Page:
The single-arm, phase II study was a multi-institutional, international clinical trial in the U.S. and Canada, conducted through the Radiation Therapy Oncology Group (RTOG). Researchers compared the study group to a historical control group of patients who had received WBRT without hippocampal avoidance in the PCI-P-120-9801 phase III trial (Li 2007).
This study enrolled 113 adult patients from 2011 through 2013 who had a measurable brain metastasis outside a 5-mm margin around the hippocampus. Of those patients, 100 were analyzable and 76 percent were categorized as recursive partitioning analysis (RPA) class II. All patients received hippocampal avoidance whole-brain radiotherapy (HA-WBRT) to 30 Gy in 10 fractions. In all analyzable patients, the dose received by the entirety of the hippocampus did not exceed 10 Gy, and the maximum dose did not exceed 17 Gy. Patients were assessed using the Hopkins Verbal Learning Test – Delayed Recall (HVLT-DR), the HVLT – Recall (HVLT-R) and the HVLT – Immediate Recognition (HVLT-IR) at baseline and post-treatment at two-, four- and six-month intervals. The primary endpoint of the trial was the HVLT-DR at four months.
Results showed that the 42 patients who were analyzable at four months post-RT had a seven percent decline in HVLT-DR from baseline to four months (95 percent confidence interval (CI): -4.7 percent to 18.7 percent). This is statistically significant when compared to the historical control group (p=0.0003), which demonstrated a 30 percent decline in HVLT-DR at four months. Six months after treatment, the 29 analyzable patients had a two percent decline in HVLT-DR from baseline (95 percent CI: -9.2 percent to 13.1 percent).
“Radiotherapy to the brain is known to impact the memory function of cancer survivors,” said Vinai Gondi, MD, lead author of the study, Co-Director of the Cadence Brain Tumor Center and Associate Director of Research at the Cadence Proton Center in Warrenville, Ill, and Clinical Assistant Professor at the University of Wisconsin School of Medicine and Public Health in Madison, Wis. “A compartment of neural stem cells located in the hippocampus, sensitive to radiotherapy and important for memory function, is thought to be central to these effects. Our research group developed advanced radiotherapy techniques that spare this hippocampal neural stem cell compartment from significant radiation doses. The study results were statistically better than historical data of whole-brain radiotherapy without hippocampal sparing and present a number of opportunities to introduce hippocampal sparing in other contexts of radiotherapy to the brain. The RTOG is currently developing phase III trials to explore these other contexts and to validate these results.”
The abstract, “Memory Preservation with Conformal Avoidance of the Hippocampus during Whole-Brain Radiotherapy (WBRT) for Patients with Brain Metastases: Primary Endpoint Results of RTOG 0933,” will be presented in detail during the Plenary session at ASTRO’s Annual Meeting at 2:00 p.m. Eastern time, on Monday, September 23, 2013. To speak with Dr. Gondi, call Michelle Kirkwood on September 22 – 25, 2013, in the ASTRO Press Office at the Georgia World Congress Center in Atlanta at 404-222-5303 or 404-222-5304, or email Michelle Kirkwood.
ASTRO’s 55th Annual Meeting, held in Atlanta, September 22-25, 2013, is the premier scientific meeting in radiation oncology and brings together more than 11,000 attendees including oncologists from all disciplines, medical physicists, dosimetrists, radiation therapists, radiation oncology nurses and nurse practitioners, biologists, physician assistants, practice administrators, industry representatives and other health care professionals from around the world. The theme of the 2013 meeting is “Patients: Hope • Guide • Heal” and focuses on patient-centered care and the importance of the physician’s role in improving patient-reported outcomes and the quality and safety of patient care. The four-day scientific meeting includes presentation of four plenary papers, 363 oral presentations, 1,460 posters and 144 digital posters in 70 educational sessions and scientific panels for 19 disease sites/tracks. Keynote and featured speakers include: William B. Munier, director of the Center for Quality Improvement and Patient Safety at the Agency for Healthcare Research and Quality; Darrell G. Kirch, MD, president and CEO of the Association of American Medical Colleges; James Cosgrove, PhD, director of the U.S. Government Accountability Office; Otis W. Brawley, MD, chief medical officer of the American Cancer Society; and Peter Friedl, MD, PhD, of St. Radboud University Nijmegen Medical Centre at the University of Nijmegen and MD Anderson Cancer Center.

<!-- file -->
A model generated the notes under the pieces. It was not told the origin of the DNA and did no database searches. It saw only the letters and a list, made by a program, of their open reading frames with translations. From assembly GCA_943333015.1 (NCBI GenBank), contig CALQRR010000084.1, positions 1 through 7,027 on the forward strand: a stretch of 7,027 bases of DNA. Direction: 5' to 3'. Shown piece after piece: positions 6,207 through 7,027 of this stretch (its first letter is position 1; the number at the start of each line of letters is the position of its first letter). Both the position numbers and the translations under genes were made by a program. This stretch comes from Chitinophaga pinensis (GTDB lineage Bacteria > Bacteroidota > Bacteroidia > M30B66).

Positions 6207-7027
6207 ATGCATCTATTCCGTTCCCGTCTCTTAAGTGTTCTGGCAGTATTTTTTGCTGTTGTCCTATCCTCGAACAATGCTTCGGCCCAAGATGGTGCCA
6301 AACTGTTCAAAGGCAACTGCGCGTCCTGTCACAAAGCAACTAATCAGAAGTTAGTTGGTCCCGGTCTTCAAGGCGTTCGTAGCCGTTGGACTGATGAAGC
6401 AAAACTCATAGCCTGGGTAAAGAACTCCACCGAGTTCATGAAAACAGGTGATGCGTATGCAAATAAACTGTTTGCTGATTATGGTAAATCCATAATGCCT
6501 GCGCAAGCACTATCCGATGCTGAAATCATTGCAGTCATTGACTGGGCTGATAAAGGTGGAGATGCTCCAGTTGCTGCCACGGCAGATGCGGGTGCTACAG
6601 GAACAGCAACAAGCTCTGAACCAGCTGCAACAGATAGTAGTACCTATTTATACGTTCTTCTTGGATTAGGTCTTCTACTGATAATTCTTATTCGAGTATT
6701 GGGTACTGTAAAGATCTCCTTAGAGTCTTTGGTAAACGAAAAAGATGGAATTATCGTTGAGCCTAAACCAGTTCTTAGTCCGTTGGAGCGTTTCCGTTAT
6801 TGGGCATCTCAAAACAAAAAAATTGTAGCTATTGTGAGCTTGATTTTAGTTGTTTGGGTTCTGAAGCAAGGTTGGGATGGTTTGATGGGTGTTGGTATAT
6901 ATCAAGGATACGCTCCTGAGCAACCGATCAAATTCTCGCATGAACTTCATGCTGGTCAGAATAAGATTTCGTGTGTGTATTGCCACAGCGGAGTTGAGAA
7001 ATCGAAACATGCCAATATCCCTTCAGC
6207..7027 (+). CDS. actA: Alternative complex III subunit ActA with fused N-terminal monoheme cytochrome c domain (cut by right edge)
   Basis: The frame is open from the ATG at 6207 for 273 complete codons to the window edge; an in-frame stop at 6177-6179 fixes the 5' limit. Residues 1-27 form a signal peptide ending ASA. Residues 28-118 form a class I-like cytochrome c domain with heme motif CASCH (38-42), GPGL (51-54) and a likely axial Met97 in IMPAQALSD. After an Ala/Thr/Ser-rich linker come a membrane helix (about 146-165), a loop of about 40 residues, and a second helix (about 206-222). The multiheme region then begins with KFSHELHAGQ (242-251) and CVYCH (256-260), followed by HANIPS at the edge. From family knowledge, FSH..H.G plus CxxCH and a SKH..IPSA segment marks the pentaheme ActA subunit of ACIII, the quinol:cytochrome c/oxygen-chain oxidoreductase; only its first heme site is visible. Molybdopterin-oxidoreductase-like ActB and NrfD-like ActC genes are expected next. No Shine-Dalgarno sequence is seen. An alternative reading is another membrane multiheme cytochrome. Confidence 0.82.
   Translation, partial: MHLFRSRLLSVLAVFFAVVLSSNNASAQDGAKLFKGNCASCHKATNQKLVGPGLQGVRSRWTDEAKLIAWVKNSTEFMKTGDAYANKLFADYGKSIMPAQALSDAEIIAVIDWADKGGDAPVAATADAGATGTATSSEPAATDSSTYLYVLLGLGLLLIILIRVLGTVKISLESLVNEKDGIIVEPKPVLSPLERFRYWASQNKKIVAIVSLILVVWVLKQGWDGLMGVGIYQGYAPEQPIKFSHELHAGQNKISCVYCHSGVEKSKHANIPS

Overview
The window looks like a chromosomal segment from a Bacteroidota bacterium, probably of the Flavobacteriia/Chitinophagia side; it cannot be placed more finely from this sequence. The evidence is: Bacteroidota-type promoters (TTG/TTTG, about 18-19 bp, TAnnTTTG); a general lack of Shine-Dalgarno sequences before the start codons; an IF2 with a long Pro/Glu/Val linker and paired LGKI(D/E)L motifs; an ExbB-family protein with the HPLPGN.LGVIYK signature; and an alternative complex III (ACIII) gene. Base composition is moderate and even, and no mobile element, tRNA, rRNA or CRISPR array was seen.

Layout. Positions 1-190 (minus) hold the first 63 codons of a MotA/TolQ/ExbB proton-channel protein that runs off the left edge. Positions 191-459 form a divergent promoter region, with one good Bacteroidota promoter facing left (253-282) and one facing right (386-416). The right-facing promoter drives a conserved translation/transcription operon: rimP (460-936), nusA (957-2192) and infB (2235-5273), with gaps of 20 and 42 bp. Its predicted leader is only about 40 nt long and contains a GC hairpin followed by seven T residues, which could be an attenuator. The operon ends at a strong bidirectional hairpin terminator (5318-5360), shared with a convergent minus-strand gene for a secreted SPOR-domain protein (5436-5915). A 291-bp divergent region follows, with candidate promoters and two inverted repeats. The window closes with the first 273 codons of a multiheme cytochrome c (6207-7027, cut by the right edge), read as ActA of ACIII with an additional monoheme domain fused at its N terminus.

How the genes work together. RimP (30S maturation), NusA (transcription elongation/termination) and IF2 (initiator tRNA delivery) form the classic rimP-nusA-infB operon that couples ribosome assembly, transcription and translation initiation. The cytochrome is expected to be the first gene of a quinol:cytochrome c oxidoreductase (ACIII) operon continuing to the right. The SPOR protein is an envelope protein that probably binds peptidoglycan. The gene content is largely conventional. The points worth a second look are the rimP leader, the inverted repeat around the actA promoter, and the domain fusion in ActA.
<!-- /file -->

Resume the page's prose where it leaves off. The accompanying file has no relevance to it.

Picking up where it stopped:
ASTRO is the premier radiation oncology society in the world, with more than 10,000 members who are physicians, nurses, biologist, physicists, radiation therapists, dosimetrists and other health care professionals that specialize in treating patients with radiation therapies. As the leading organization in radiation oncology, the Society is dedicated to improving patient care through professional education and training, support for clinical practice and health policy standards, advancement of science and research, and advocacy. ASTRO publishes two medical journals, International Journal of Radiation Oncology•Biology•Physics (www.redjournal.org) and Practical Radiation Oncology (www.practicalradonc.org); developed and maintains an extensive patient website, www.rtanswers.org; and created the Radiation Oncology Institute (www.roinstitute.org), a non-profit foundation to support research and education efforts around the world that enhance and confirm the critical role of radiation therapy in improving cancer treatment. To learn more about ASTRO, visit www.astro.org.
- Michelle Kirkwood